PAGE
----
Launching a business was once considered an endeavor primarily for men but as times have changed, more and more female entrepreneurs have stepped up to the challenge. In 1972, women owned 4.6 percent of all businesses in the United States. As of 2019, women own 42 percent of all businesses. During October, National Women’s Small Business Month, California Bank & Trust is celebrating the rise of female entrepreneurs who have overcome obstacles to succeed as individuals and, collectively, make an impact on the economic landscape.
There is no better time than now for women to pursue their ideas and business goals. There currently are nearly 13 million women-owned businesses in the U.S., employing 9.4 million workers and generating revenue of $1.9 trillion.
What are the benefits that drive women to step up and be business owners? The answers can be as diverse as the economy itself:
Leveraging your passions can be turned into a business. Motivational speaker, Brené Brown has inspired women with her top-viewed TED Talks and Netflix special, “Call to Courage”.
“You either walk inside your story and own it or you stand outside your story and hustle for your worthiness,” said Brown.
Launching, managing or growing a small business can be an enormous task. At the same time, women still feel pressure to “do it all,” meaning it can be tough to pursue business aspirations along with other life demands. In addition to work-life balance, here are some of the obstacles women face that are less common to men in business.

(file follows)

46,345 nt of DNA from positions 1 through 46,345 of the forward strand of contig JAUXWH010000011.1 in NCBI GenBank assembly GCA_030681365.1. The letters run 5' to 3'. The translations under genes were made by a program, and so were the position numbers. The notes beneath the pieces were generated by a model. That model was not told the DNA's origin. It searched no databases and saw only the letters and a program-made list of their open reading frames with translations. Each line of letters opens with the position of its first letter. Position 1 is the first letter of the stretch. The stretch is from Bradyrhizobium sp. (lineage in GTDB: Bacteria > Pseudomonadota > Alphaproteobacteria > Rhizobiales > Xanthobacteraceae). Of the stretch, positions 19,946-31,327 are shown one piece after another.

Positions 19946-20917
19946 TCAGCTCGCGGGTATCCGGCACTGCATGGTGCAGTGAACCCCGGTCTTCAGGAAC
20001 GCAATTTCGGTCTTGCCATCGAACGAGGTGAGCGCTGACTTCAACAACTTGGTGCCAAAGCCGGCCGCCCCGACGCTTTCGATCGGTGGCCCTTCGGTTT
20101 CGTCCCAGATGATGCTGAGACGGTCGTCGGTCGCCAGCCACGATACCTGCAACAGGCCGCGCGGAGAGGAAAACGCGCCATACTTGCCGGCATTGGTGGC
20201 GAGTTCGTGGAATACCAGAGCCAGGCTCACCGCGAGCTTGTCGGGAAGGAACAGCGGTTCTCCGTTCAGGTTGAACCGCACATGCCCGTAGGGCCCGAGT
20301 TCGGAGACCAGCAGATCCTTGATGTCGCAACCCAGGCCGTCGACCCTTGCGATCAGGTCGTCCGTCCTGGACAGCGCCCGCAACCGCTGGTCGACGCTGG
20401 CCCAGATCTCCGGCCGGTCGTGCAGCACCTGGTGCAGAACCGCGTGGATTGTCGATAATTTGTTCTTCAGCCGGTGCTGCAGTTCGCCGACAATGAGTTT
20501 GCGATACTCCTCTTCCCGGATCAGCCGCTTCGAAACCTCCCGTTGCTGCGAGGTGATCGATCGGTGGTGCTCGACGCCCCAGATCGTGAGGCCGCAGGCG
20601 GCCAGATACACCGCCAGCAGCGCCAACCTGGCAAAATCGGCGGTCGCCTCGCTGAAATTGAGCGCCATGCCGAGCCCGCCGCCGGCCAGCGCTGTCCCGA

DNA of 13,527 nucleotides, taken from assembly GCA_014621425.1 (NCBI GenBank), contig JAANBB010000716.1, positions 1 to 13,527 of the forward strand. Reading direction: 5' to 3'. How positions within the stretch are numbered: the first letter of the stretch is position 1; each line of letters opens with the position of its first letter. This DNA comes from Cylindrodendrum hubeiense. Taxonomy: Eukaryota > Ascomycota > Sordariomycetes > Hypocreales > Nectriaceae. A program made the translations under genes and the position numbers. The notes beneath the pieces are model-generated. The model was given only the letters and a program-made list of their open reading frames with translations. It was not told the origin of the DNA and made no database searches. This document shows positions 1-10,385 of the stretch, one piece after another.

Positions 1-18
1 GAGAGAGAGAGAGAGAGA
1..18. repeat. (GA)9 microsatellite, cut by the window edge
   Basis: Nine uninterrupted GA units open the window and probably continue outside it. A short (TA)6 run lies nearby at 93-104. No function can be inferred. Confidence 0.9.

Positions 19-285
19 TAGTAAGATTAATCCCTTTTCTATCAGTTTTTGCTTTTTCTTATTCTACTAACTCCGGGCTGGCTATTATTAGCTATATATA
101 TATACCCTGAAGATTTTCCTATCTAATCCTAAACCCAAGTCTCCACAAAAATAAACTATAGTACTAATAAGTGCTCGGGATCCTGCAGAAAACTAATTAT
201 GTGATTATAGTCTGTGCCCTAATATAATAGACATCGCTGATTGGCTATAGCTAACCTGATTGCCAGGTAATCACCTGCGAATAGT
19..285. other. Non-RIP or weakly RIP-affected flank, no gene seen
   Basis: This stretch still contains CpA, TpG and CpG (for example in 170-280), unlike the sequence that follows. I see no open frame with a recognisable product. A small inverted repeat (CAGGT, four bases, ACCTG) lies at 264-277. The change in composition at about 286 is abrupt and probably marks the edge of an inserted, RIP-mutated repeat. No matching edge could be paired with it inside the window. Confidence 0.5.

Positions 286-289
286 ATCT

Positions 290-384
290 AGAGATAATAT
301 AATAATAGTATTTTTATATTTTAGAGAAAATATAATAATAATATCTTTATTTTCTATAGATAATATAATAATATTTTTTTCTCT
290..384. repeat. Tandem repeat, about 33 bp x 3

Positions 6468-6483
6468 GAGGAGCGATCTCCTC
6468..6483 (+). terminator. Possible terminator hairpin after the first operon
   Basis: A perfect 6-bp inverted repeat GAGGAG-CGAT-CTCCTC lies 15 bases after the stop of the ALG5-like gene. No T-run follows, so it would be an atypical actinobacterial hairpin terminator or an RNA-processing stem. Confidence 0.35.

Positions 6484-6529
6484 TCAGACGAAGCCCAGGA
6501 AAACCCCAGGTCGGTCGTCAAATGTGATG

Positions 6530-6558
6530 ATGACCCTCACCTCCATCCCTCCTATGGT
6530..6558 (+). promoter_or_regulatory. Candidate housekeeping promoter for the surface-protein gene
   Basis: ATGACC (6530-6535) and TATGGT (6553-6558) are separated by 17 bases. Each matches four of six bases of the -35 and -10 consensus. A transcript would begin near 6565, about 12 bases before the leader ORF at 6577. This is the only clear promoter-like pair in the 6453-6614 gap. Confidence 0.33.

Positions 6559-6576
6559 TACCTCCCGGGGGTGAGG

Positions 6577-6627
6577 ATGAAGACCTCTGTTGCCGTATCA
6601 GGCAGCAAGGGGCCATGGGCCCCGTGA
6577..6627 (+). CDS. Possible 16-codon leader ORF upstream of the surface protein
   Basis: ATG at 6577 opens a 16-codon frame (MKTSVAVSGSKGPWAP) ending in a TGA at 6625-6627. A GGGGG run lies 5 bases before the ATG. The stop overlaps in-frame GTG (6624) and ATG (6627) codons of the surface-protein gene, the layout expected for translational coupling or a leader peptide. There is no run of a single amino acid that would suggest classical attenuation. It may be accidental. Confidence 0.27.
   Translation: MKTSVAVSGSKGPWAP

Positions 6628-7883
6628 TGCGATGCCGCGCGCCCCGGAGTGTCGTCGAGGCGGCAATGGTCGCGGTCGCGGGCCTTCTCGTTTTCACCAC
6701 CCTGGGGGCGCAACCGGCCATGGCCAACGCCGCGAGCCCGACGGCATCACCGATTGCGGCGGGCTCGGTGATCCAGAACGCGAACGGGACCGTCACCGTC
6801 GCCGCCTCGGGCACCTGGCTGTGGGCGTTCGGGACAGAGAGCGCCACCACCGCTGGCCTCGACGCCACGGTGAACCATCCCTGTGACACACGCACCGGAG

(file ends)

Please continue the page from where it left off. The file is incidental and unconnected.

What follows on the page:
These doubts can be needless burdens. Chikako Okada Tyler, chief financial officer and executive vice president at California Bank & Trust, encourages women to embrace the status, position and reputation for business acumen that they have earned.
“If you are a woman, take a risk and say something,” Tyler says. “Too many women are concerned with what other people think about them or how they will be perceived if they say the wrong thing. You are an intelligent, worthwhile human being and your thoughts have value.”
At the same time, it’s important to avoid holding back your prospects for career advancement because you’re afraid to fail. In fact, Jan Mitrovich, another CB&T executive vice president and director of corporate services, advises women to give themselves freedom to learn and grow.
“I sometimes held back because I was afraid to fail,” she says. “I’d wait until I was 110 percent sure I could do the job I wanted to go after before moving forward. All I can say is: Be courageous. Be your own best advocate. Because if you aren’t, why should anyone else be?”
While not everyone wants to launch a business, you can show your support by buying from women-owned businesses, investing or becoming a volunteer or mentor.
Tyler said her passion for small businesses grew out of watching her father start an import/export company from the family’s living room. Having grown up in post-World War II Japan, he launched the business from the limited funds gained from selling his home.
“I grew up learning by observation that a combination of perseverance, the drive to work hard and a willingness to learn will get you farther than just who you know or sheer intelligence,” she said. “I like my work because we help small businesses like my father’s grow into successful companies.”
While women's achievements in small business are worth cheering for, there's more progress to be made. It doesn't matter if you're a CEO or a small business owner working part-time -- your voice can make a difference. Joining the conversation is vital for young women to see business ownership as a viable option. The more visible female business owners are, the greater the likelihood that more women will go into business—and succeed.[cite::171::cite][cite::172::cite]